For the second straight week the 8th obstacle on the City Finals course was a true Ninja Killer. The brand new Giant Cubes boasted both the most eliminations, 10 (during the broadcast) and the second lowest completion percentage (of aired/annotated runs) 45% (8/18). Although the 45% completion percentage doesn't rank among the lowest in the history of the show like last week's Hourglass Drop, The Giant Cubes have the second lowest completion percentage of any City Finals obstacle so far this season; surpassing the brutal Swinging Pegboard we saw in Los Angeles.
The Giant Cubes are a very unique City Finals back half obstacle, in that ninjas are not only allowed to use their feet and lower body on the obstacle, but it is encouraged. I think the only other times legs were allowed was for the Clear Climb, Body Prop, and Pole Grasper... I mean yes, there was Cannon Ball Alley in Season 6 which Kevin Bull used his legs to get through but uhhh does that really count?
I've mentioned this before but allowing ninjas to use their legs on the obstacles often allows them a chance to give their arms an "active rest". By supporting even some of their wight with their feet and the ninjas are able to hang for much longer periods as more muscle groups are being taxed.
The Giant Cubes were the feature of this week's Crashing the course video - along with several awesome American Ninja Warrior Fans. In that video Alex explained the three things which were critical to successfully completing the Giant Cubes: "rock climbing, mental focus, and a little parkour leaping". Mental focus is a key to any obstacle, while these other two are specifically tailored to the two hardest parts of the Giant Cubes.
Rock Climbing refers to the vertical ascent ninjas had to make on the first side of the of the first cube. They were lowered into position by traversing an angled bar, then they reached the first face of the cube which contained 3 cliffhanger ledges (not sure the depth was ever mentioned - I'd guess 2 inches). First and second ledges were relatively low and easy to reach. The second ledge was angled upward with the third being roughly 3 feet above the top of the second ledge. This meant ninjas would really have to contort their bodies to make the big reach to this third ledge. One of the possible techniques would be to shift their weight to one side so their lower body wasn't obstructed by the cube while digging thier heel into the first ledge, basically the same technique I described to beat the I-beam Flip. Then there was the crazy use of the angled bar technique which we saw in Kevin Carbone's run. A super smart way to get the ninjas body high enough to reach the third ledge.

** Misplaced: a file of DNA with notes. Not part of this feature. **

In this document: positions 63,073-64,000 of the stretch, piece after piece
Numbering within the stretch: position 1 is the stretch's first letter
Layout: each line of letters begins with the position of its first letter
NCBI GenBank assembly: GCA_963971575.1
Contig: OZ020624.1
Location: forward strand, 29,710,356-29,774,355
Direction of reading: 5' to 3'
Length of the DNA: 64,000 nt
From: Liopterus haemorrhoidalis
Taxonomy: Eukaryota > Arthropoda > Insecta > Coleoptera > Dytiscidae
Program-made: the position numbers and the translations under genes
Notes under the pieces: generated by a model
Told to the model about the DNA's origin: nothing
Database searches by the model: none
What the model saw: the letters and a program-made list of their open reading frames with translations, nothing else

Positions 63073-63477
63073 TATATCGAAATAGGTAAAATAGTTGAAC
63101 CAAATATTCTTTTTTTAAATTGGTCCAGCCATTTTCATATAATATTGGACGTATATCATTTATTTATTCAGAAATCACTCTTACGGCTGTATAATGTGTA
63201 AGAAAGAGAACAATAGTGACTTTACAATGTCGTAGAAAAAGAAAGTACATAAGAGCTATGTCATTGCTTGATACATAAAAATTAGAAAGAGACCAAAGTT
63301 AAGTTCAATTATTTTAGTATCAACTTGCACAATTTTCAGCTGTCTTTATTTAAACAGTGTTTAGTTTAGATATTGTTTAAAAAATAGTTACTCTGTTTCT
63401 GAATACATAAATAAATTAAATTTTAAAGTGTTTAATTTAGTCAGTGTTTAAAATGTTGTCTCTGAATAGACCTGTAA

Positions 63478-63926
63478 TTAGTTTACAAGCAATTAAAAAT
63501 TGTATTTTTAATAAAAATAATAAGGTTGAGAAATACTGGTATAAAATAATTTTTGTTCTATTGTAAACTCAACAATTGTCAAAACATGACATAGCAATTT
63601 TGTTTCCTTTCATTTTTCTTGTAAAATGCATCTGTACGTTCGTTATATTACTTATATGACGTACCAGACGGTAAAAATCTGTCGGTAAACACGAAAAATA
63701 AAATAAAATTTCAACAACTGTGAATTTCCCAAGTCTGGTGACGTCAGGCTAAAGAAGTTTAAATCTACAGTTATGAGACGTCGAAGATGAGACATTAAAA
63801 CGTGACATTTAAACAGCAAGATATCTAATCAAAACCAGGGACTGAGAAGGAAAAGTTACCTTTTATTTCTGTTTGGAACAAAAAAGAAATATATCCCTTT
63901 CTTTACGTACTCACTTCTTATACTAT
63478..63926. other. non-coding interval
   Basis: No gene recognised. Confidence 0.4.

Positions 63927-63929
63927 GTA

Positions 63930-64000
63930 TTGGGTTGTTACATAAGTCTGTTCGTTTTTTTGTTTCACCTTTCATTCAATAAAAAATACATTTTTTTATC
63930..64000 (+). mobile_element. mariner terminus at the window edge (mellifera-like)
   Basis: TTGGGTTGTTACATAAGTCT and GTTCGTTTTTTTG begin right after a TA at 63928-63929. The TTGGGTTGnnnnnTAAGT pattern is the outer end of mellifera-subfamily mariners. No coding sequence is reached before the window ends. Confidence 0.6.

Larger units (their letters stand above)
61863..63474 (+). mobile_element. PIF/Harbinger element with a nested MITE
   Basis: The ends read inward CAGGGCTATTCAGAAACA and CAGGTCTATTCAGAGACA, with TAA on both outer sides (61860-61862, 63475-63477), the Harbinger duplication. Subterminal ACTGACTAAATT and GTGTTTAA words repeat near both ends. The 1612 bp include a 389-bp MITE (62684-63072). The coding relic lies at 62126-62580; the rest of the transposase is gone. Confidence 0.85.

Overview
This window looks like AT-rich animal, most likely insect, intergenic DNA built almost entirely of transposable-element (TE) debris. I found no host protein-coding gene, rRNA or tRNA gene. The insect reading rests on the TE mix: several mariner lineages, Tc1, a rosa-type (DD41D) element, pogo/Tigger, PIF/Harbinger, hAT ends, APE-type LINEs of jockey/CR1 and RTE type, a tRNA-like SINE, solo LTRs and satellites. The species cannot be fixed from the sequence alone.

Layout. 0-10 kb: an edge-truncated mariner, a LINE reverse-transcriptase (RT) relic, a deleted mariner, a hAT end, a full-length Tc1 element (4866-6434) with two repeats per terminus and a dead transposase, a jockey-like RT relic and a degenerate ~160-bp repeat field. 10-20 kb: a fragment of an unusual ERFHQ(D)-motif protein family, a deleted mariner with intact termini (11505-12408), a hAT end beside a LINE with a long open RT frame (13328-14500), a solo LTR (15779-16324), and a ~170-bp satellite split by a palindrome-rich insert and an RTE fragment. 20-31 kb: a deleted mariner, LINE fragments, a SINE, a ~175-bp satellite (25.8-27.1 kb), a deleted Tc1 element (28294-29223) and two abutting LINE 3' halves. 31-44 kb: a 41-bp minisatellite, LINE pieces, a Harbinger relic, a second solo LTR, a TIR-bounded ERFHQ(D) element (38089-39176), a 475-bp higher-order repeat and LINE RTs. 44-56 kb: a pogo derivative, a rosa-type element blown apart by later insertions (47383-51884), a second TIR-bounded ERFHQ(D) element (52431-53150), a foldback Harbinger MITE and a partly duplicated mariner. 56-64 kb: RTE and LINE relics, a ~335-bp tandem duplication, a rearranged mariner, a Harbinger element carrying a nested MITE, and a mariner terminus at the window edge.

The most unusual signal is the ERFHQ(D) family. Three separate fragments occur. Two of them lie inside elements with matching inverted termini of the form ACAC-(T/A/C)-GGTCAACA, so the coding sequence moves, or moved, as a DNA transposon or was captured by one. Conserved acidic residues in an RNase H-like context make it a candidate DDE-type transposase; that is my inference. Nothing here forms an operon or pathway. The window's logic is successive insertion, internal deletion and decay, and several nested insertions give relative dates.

Once on the third ledge the ninjas had to make a couple little shimmies across a lipped cliffhanger ledge until they were between the two Giant Cubes. This is where the parkour leaping came into play, unless you're Jessie Graff (she also got up the first side using the I-Beam technique I described) and just reach out an make the static transfer always keeping at least two body parts in contact with the obstacle at all times. Jessie is 5'8" so I'm not sure why this wasn't tried by more of the guys (Drew is not that tall though so that's why he wasn't able to make it, and he was super close). The parkour leap is again super similar to the second part of the I-Beam Flip. Pushing up and outward with the feet while throwing their hands downward onto the ledge should generate the momentum needed to reach the other side. Then a quick 180 degree turn, and if possible making first contact on the second cube with their feet would be ideal. However, it can be really difficult to judge the amount of force needed to push off with if this technique has not been practiced. This was a clear problem for a lot of ninjas who barreled into the second cube way too hard.
The Giant Cubes had a lot of tricky nuances in its design, making it hard on its own. Making it even harder is the fact that it came just a few obstacles after Rolling Thunder and a very arm intensive City Qualifying course. The Circuit board took out 4 of the 8 ninjas who attempted it for a 50% completion percentage, which makes sense as this is another long and physically draining obstacle.
Technically the completion percentage of the Elevator Climb was the lowest in the Daytona City Finals, 25% (1/4) - the same as in the San Antonio City Finals. But only four attempts is a really small sample size. So far for the season, its completion percentage is 42.86% (6/14), which is low, and if it gets any lower I'm sure I'll discuss it in a future Ninja Killer.